India's GDP Growth Could Decelerate Sharply

What's more, no one is willing to stick their neck out and make a FY18 GDP growth forecast. It would be foolhardy to do so without adequate data. The first such prediction will come from the government itself in the Union Budget next month. We are not sure if the government would have sufficient data on the impact of demonetisation to have an accurate GDP growth forecast in the budget. Watch this space.


Another important fallout of demonetisation is the loss of livelihoods of many people in the informal sector. As data comes in, it is evident that the impact has been severe. As per a study conducted by the largest manufacturers association in the country, the All India Manufacturers' Organisation (AIMO), micro, small and medium scale enterprises (MSMEs), have witnessed a 50% fall in revenue and have laid-off 35% of its employees.

It has projected a drop in employment of 60% and a revenue loss of 55% before March 2017. The AIMO represents over 3 lakh MSMEs across the country. Even if the final numbers are not as grave as the projections, the damage to India's informal sector has been immense.

The uncertainty of the GST roll-out has added to their woes. We believe, the government is not in a position to help the MSME sector with a special economic package in the budget. This is because most of the demonetised currency has returned to the banking system.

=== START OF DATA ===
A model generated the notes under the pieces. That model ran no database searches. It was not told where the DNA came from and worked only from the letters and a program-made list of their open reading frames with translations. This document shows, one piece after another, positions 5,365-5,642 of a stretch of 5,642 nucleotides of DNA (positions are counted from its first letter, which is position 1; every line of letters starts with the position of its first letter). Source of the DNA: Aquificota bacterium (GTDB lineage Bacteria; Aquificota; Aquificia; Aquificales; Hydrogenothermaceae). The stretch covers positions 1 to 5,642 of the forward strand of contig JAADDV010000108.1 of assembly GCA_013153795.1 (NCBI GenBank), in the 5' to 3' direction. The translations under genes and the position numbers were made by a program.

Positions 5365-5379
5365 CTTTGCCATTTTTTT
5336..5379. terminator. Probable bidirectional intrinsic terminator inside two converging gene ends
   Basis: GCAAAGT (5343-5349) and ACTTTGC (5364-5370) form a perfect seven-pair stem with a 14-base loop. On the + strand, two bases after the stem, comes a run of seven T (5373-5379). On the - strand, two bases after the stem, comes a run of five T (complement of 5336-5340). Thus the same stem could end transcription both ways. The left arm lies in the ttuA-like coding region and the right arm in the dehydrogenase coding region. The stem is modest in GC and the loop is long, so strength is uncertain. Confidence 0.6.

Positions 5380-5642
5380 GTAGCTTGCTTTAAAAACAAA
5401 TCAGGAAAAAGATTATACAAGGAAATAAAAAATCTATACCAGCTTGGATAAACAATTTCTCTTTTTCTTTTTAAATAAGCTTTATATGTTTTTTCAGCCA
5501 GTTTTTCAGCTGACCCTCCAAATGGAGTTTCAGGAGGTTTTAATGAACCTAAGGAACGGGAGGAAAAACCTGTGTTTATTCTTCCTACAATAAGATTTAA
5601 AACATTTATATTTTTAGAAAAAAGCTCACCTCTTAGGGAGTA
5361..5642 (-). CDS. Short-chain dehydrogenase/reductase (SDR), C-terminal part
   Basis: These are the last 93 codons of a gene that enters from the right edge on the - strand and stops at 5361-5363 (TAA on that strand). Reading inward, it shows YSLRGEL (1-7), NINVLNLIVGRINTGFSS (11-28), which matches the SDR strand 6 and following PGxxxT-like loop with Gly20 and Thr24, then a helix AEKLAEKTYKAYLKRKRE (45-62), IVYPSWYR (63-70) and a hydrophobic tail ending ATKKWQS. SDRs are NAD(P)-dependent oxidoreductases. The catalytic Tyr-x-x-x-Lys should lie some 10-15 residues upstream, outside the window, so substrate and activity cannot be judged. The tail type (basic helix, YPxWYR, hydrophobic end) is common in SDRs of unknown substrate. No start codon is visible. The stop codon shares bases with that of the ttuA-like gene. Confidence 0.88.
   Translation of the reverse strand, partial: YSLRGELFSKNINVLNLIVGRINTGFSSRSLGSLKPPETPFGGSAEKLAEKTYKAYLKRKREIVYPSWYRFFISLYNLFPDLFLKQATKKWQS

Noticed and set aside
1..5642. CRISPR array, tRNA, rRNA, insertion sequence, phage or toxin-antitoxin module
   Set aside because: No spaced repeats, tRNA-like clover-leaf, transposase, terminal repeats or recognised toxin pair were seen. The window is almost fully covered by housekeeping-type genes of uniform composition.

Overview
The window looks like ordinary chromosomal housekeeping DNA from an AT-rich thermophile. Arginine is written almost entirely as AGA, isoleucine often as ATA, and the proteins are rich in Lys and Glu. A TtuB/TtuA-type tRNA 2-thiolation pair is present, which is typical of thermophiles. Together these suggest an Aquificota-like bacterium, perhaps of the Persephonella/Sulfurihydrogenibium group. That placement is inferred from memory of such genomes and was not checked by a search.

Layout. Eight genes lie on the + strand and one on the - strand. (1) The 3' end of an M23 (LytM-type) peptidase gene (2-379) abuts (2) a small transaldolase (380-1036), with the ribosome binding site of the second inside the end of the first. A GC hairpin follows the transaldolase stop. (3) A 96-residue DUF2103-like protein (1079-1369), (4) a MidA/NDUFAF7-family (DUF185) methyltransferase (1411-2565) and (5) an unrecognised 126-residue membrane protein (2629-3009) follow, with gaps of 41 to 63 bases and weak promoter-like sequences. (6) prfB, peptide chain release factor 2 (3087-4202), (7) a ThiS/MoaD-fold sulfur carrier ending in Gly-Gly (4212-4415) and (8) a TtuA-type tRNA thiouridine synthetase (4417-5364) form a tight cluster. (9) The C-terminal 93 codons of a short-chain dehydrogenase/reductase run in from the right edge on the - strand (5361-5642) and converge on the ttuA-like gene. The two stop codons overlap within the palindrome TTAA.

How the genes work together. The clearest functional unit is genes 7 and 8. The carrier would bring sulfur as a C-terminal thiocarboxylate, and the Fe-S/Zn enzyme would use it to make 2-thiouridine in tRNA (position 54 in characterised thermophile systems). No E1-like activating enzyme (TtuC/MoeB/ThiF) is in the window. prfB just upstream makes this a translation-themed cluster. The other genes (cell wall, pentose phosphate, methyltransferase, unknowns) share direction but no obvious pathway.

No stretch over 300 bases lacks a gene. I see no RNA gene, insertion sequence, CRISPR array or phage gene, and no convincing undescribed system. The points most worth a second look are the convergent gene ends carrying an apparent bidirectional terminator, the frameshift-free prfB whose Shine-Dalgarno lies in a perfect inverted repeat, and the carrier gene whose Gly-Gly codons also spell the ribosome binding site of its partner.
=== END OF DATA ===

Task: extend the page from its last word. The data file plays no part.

As reported in The Indian Express, the government is resigned to the prospect of only about Rs 750 billion in demonetised Rs 500 and Rs 1,000 notes not returning to the banking system. This is in stark contrast to the initial expectation of Rs 3,000 billion. The small fiscal benefit that the government will receive from demonetisation, could constrain it from announcing a bailout package for MSMEs in the budget next month.

This is very bad news for employment generation. But it is an indirect benefit to that part of the formal sector which will benefit from the reduced competition. We are talking about listed smallcap firms. Richa Aggarwal, who heads our Hidden Treasure service, wrote about this in an edition of the Research Digest a few weeks ago.

  • In our meetings with managements, one of the common challenges these companies tell us about is competition from the unorganised segment. The latter operate locally on a low scale and rely mainly on cash sales.